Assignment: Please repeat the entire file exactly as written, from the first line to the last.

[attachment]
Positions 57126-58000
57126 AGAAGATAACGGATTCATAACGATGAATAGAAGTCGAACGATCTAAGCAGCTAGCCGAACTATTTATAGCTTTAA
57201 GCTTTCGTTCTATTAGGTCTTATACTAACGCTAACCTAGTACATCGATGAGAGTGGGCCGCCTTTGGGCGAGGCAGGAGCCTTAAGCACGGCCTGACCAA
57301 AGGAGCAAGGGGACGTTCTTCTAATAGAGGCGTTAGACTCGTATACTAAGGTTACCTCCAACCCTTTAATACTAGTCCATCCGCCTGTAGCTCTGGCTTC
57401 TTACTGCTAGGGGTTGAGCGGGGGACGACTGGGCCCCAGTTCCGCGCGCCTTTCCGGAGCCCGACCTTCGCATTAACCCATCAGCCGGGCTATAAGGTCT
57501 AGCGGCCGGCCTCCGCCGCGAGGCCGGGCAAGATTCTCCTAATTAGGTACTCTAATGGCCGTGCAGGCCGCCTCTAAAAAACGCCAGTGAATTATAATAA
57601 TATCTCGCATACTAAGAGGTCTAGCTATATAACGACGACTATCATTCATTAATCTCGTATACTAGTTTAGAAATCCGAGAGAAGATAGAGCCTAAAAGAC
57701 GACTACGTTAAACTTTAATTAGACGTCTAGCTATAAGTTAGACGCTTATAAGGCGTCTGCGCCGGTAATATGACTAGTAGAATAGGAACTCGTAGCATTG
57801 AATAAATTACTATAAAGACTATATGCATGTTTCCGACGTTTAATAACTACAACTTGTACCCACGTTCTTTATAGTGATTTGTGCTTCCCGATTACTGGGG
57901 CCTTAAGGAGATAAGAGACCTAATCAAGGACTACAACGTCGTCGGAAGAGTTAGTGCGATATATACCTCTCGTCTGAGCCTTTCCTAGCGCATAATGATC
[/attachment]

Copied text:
Positions 57126-58000
57126 AGAAGATAACGGATTCATAACGATGAATAGAAGTCGAACGATCTAAGCAGCTAGCCGAACTATTTATAGCTTTAA
57201 GCTTTCGTTCTATTAGGTCTTATACTAACGCTAACCTAGTACATCGATGAGAGTGGGCCGCCTTTGGGCGAGGCAGGAGCCTTAAGCACGGCCTGACCAA
57301 AGGAGCAAGGGGACGTTCTTCTAATAGAGGCGTTAGACTCGTATACTAAGGTTACCTCCAACCCTTTAATACTAGTCCATCCGCCTGTAGCTCTGGCTTC
57401 TTACTGCTAGGGGTTGAGCGGGGGACGACTGGGCCCCAGTTCCGCGCGCCTTTCCGGAGCCCGACCTTCGCATTAACCCATCAGCCGGGCTATAAGGTCT
57501 AGCGGCCGGCCTCCGCCGCGAGGCCGGGCAAGATTCTCCTAATTAGGTACTCTAATGGCCGTGCAGGCCGCCTCTAAAAAACGCCAGTGAATTATAATAA
57601 TATCTCGCATACTAAGAGGTCTAGCTATATAACGACGACTATCATTCATTAATCTCGTATACTAGTTTAGAAATCCGAGAGAAGATAGAGCCTAAAAGAC
57701 GACTACGTTAAACTTTAATTAGACGTCTAGCTATAAGTTAGACGCTTATAAGGCGTCTGCGCCGGTAATATGACTAGTAGAATAGGAACTCGTAGCATTG
57801 AATAAATTACTATAAAGACTATATGCATGTTTCCGACGTTTAATAACTACAACTTGTACCCACGTTCTTTATAGTGATTTGTGCTTCCCGATTACTGGGG
57901 CCTTAAGGAGATAAGAGACCTAATCAAGGACTACAACGTCGTCGGAAGAGTTAGTGCGATATATACCTCTCGTCTGAGCCTTTCCTAGCGCATAATGATC